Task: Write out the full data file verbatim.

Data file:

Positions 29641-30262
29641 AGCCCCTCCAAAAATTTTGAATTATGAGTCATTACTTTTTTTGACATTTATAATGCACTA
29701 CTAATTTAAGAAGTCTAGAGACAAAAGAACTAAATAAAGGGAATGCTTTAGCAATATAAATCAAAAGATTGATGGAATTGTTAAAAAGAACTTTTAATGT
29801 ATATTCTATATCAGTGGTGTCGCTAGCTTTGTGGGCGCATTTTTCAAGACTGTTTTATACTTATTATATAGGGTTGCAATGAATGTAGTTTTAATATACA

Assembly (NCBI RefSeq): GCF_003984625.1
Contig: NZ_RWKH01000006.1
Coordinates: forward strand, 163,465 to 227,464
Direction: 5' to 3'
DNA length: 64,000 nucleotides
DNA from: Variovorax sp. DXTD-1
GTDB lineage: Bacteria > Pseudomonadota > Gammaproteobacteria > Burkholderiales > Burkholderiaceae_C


Positions 29641-30262
29641 AGCCCCTCCAAAAATTTTGAATTATGAGTCATTACTTTTTTTGACATTTATAATGCACTA
29701 CTAATTTAAGAAGTCTAGAGACAAAAGAACTAAATAAAGGGAATGCTTTAGCAATATAAATCAAAAGATTGATGGAATTGTTAAAAAGAACTTTTAATGT
29801 ATATTCTATATCAGTGGTGTCGCTAGCTTTGTGGGCGCATTTTTCAAGACTGTTTTATACTTATTATATAGGGTTGCAATGAATGTAGTTTTAATATACA

Assembly (NCBI RefSeq): GCF_003984625.1
Contig: NZ_RWKH01000006.1
Coordinates: forward strand, 163,465 to 227,464
Direction: 5' to 3'
DNA length: 64,000 nucleotides
DNA from: Variovorax sp. DXTD-1
GTDB lineage: Bacteria > Pseudomonadota > Gammaproteobacteria > Burkholderiales > Burkholderiaceae_C